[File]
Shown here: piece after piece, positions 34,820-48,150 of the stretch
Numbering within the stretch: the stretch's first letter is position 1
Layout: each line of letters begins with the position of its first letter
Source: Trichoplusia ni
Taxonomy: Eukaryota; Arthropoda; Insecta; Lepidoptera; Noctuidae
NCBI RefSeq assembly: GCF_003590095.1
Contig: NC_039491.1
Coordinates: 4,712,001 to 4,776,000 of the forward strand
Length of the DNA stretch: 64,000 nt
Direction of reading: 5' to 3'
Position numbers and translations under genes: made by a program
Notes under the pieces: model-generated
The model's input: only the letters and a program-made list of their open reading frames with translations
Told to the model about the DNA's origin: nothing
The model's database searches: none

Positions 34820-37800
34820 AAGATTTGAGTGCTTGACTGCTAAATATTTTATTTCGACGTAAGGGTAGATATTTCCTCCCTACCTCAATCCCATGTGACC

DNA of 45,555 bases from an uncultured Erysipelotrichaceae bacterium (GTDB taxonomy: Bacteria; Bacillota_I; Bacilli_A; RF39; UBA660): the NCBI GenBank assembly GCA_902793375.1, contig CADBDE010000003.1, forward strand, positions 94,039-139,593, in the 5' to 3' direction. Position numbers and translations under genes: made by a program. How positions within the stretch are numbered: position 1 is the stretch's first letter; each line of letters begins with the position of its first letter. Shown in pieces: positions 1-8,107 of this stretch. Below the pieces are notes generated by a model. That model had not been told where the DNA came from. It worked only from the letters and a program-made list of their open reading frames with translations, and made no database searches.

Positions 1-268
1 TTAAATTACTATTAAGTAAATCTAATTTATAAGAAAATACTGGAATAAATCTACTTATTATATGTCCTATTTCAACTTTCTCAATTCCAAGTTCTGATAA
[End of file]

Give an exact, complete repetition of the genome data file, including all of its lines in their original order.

Shown here: piece after piece, positions 34,820-48,150 of the stretch
Numbering within the stretch: the stretch's first letter is position 1
Layout: each line of letters begins with the position of its first letter
Source: Trichoplusia ni
Taxonomy: Eukaryota; Arthropoda; Insecta; Lepidoptera; Noctuidae
NCBI RefSeq assembly: GCF_003590095.1
Contig: NC_039491.1
Coordinates: 4,712,001 to 4,776,000 of the forward strand
Length of the DNA stretch: 64,000 nt
Direction of reading: 5' to 3'
Position numbers and translations under genes: made by a program
Notes under the pieces: model-generated
The model's input: only the letters and a program-made list of their open reading frames with translations
Told to the model about the DNA's origin: nothing
The model's database searches: none

Positions 34820-37800
34820 AAGATTTGAGTGCTTGACTGCTAAATATTTTATTTCGACGTAAGGGTAGATATTTCCTCCCTACCTCAATCCCATGTGACC

DNA of 45,555 bases from an uncultured Erysipelotrichaceae bacterium (GTDB taxonomy: Bacteria; Bacillota_I; Bacilli_A; RF39; UBA660): the NCBI GenBank assembly GCA_902793375.1, contig CADBDE010000003.1, forward strand, positions 94,039-139,593, in the 5' to 3' direction. Position numbers and translations under genes: made by a program. How positions within the stretch are numbered: position 1 is the stretch's first letter; each line of letters begins with the position of its first letter. Shown in pieces: positions 1-8,107 of this stretch. Below the pieces are notes generated by a model. That model had not been told where the DNA came from. It worked only from the letters and a program-made list of their open reading frames with translations, and made no database searches.

Positions 1-268
1 TTAAATTACTATTAAGTAAATCTAATTTATAAGAAAATACTGGAATAAATCTACTTATTATATGTCCTATTTCAACTTTCTCAATTCCAAGTTCTGATAA